The Healthcare Leadership Council is a partner in the Coalition to Transform Advanced Care (C-TAC), a nonprofit organization that has conducted consumer research on advance planning and care for serious illness. Their Call to Action supports best practices that ensure coordinated care, empowering people to make informed choices for themselves and educating healthcare professionals to assist their patients with advance planning. They provide resources for care advocates and family caregivers as well as educators and providers.

We urge people to pay attention to the messages of National Healthcare Decisions Day and engage in their own difficult, but essential, conversations about end-of-life wishes.  It’s important for those who are knowledgeable about healthcare and health policy to lead by example and emphasize the importance of thoughtful decisionmaking about possible eventualities.  Changes in health and well-being are unplanned and uncontrollable, so it’s important to take some measure of control with advance care planning.

For more information on National Healthcare Decisions Day, please visit www.nhdd.org.

Senator Harkin Becomes HELP Chairman

September 09, 2009
2:52 pm

harkin-sen-tom-07-01-11sCongratulations to Senator Tom Harkin of Iowa on his ascension to the chairmanship of the Senate Health, Education, Labor and Pensions Committee, taking the place of the late Edward Kennedy.

Senator Harkin is one of the Senate’s strongest and most vocal champions for making prevention and wellness a cornerstone of healthcare policymaking.  We’ve had the opportunity to work with him on various issues, and there is no question regarding his dedication to the idea that we can best improve the U.S. healthcare system by investing in the early detection and prevention of chronic disease.

We certainly look forward to working with the Senator from Iowa in his new role as Senate HELP Chairman.

Welcome to Prognosis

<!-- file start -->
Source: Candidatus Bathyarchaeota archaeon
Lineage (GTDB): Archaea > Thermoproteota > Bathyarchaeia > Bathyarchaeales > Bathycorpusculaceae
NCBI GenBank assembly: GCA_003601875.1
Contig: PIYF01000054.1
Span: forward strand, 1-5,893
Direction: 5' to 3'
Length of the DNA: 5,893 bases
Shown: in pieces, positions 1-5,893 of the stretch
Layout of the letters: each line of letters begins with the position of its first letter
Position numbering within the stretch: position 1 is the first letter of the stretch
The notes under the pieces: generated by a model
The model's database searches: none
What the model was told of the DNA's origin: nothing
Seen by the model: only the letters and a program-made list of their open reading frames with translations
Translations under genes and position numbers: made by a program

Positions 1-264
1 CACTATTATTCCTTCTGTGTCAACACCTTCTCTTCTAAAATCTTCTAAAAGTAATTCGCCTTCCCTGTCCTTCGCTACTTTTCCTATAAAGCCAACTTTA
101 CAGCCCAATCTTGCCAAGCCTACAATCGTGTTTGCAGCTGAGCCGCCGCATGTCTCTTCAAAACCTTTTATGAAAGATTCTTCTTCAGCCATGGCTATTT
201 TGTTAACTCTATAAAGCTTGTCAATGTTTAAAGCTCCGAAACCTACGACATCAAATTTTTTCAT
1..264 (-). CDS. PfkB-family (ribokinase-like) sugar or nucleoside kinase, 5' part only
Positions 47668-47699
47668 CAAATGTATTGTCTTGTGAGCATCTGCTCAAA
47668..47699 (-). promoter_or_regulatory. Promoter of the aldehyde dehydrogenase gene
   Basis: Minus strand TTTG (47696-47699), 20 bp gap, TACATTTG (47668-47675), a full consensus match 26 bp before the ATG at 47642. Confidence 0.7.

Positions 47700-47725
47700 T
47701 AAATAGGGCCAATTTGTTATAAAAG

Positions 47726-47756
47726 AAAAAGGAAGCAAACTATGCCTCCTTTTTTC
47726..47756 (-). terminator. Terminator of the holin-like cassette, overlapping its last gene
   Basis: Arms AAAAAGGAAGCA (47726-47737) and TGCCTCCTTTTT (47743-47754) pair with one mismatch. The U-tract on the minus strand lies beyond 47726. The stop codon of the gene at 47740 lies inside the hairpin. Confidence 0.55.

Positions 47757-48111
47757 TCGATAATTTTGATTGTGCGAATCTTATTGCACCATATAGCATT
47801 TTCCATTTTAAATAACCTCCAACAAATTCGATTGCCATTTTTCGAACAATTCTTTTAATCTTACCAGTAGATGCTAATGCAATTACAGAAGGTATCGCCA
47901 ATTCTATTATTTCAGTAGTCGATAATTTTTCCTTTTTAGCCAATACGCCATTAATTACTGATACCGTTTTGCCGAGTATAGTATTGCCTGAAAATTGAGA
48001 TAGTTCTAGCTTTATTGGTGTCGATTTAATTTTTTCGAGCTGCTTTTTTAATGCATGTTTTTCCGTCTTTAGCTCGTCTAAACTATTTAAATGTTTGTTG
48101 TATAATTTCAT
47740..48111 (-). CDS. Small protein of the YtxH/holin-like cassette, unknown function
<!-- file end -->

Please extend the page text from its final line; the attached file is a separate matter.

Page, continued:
April 24, 2009
8:29 am

According to those in the know on such things, there is a new blog created every half-second.  That means 175,000 new blogs are finding a home on the Internet every single day.  That’s a staggering figure for those of us who struggle to find time to get through the entire newspaper in the morning.

Given this abundance of information on the Web, one needs a pretty compelling rationale to erect another dwelling in this already-crowded community.

Then again, there are few subjects as important as healthcare or, more specifically, better understanding the state of our nation’s healthcare system and its future.

That’s not to say there is a scarcity of interesting and insightful voices bringing provocative perspectives on health issues to the blogosphere.  Anyone who wants to add both breadth and depth to their understanding of today’s key health policy debates should add sites like the National Journal Health Blog or Disruptive Women in Health Care to their must-read list.

The niche we want to create for Prognosis is the nexus at which policy meets practice. The organization I head, the Healthcare Leadership Council, has a membership that includes many of the nation’s premier hospitals, academic health centers, innovative pharmaceutical and medical device companies, health insurers, pharmacies and health care services companies.

We’re going to discuss policy on this blog, but we’re also going to make readers more aware of the innovations taking place in healthcare delivery, financing and technology, and how health policy and healthcare practices affect one another.  As Congress tackles the tough issues of how we pay for and deliver healthcare while expanding access to every American, let’s have a robust discussion as to the real-world impact possible policy decisions may have on patients, physicians, hospitals and medical researchers.

Our blog title, by the way, stems from the Greek word prognostikos.  It means “to have knowledge beforehand.” Not that we’re claiming to predict the future in this space, but we hope that a better understanding of what’s happening today in American healthcare will better enable us to participate in the debate that will shape, hopefully, an exciting tomorrow.